In total, 70% of patients responded and had GO inactivation (CAS <4) as early as 6–8 weeks. At 12–16 weeks, the proportion of patients who became inactive increased by another 10% up to a total of 80%. ER22/23EK and N363S polymorphisms were present only in about 7%, while the Bcl1 variant was present in 30% of patients; no significant association of any of the GR polymorphisms with either the therapeutic response or the occurrence of side effects was observed.

Conclusions

Most patients with active GO respond to IVGC as early as 6–8 weeks of therapy and the analyzed GR polymorphisms do not influence the therapeutic effect of steroids. Questions arise about the need of continuing therapy up to 12 weeks in nonresponders. We suggest that these patients may be switched to other treatments alone or in combination with steroids.

Free access

Mario Salvi, Guia Vannucchi, Irene Campi, Nicola Currò, Davide Dazzi, Simona Simonetta, Paola Bonara, Stefania Rossi, Clara Sina, Claudio Guastella, Roberto Ratiglia and Paolo Beck-Peccoz

Introduction: Hyperthyroid Graves’ disease (GD) is a B-cell-mediated condition caused by TSH receptor antibodies (TRAb), which decline when GD remits. Anti-CD20 monoclonal antibody rituximab (RTX) induces transient B-cell depletion that may potentially modify the active inflammatory phase of thyroid-associated ophthalmopathy (TAO).

Methods: Nine patients with GD, (seven with active TAO, two with mild lid signs) were studied. The trial was only approved as an open pilot study; thus we compared the effect of RTX therapy to that of i.v. glucocorticoids (IVGC) in 20 consecutive patients. Patients were treated with RTX (1000 mg i.v. twice at 2-week interval) or with IVGC (500 mg i.v. for 16 weeks). TAO was assessed by the clinical activity score (CAS) and severity was classified using NOSPECS (No signs or symptoms; Only signs (lid); Soft tissue involvement; Proptosis, Extraocular muscle involvement; Corneal involvement; Sight loss). Thyroid function and lymphocyte count were measured by standardized methods.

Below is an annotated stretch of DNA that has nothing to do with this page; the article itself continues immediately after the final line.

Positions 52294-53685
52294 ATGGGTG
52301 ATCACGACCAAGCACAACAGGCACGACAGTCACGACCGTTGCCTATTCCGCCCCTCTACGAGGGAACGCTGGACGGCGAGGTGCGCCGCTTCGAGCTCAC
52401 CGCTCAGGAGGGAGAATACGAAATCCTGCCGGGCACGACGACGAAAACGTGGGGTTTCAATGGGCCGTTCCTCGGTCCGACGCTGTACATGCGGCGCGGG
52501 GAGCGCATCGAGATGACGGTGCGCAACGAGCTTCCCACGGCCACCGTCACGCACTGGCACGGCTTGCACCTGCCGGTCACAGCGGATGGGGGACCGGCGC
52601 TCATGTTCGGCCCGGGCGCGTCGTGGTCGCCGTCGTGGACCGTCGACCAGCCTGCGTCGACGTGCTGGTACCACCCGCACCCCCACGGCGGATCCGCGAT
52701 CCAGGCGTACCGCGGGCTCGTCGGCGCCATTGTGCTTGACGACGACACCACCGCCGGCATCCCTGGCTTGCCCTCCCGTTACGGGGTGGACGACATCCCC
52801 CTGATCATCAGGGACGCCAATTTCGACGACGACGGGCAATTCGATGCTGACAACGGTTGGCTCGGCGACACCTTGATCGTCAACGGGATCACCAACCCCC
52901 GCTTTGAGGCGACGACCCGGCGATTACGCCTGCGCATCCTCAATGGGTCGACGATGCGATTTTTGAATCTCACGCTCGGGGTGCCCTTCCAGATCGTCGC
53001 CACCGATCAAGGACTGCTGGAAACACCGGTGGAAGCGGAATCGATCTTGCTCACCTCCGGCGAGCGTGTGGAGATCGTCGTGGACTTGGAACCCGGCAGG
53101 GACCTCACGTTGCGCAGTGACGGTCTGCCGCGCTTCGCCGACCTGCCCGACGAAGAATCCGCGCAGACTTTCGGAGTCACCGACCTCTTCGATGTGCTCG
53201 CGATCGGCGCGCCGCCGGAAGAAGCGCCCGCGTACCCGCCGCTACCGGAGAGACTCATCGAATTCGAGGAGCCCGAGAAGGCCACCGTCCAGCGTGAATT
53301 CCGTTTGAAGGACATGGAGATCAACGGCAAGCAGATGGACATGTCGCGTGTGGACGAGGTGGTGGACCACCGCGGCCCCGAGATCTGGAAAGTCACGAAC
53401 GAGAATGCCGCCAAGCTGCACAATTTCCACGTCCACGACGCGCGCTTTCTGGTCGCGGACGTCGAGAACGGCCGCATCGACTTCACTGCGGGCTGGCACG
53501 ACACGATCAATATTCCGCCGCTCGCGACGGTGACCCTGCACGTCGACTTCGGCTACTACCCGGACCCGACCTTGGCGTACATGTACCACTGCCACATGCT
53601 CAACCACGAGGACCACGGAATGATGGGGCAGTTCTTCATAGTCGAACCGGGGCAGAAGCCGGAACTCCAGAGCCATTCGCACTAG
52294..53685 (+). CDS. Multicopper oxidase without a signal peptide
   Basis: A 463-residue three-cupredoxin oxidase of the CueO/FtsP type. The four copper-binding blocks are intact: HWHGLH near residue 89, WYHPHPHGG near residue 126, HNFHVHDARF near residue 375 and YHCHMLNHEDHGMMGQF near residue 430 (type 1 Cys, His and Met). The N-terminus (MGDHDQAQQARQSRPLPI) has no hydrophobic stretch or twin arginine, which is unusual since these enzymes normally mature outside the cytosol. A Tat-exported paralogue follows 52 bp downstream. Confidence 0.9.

Results: All patients attained peripheral B-cell depletion with the first RTX infusion. Minor side effects were reported in three patients. Thyroid function was not affected by RTX therapy and hyperthyroid patients required therapy with methimazole. After RTX, the changes in the levels of thyroglobulin antibodies, thyroperoxidase antibodies and TRAb were neither significant nor correlated with CD20+ depletion (P = NS). CAS values before RTX were 4.7 ± 0.5 and decreased to 1.8 ± 0.8 at the end of follow-up (P < 0.0001) and more significantly compared with IVGC (P < 0.05). Proptosis decreased significantly after RTX both in patients with active TAO (ANOVA; P < 0.0001) and those with lid signs (ANOVA; P < 0.003). The degree of inflammation (class 2) decreased significantly in response to RTX (ANOVA; P < 0.001). Relapse of active TAO was not observed in patients treated with RTX, but occurred in 10% of those treated with IVGC, who also experienced adverse effects more frequently (45 vs 33% of patients).

Conclusions: RTX positively affects the clinical course of TAO, independently of either thyroid function or circulating antithyroid antibodies, including TRAb. If our findings are confirmed in large controlled studies, RTX may represent a useful therapeutic tool in patients with active TAO.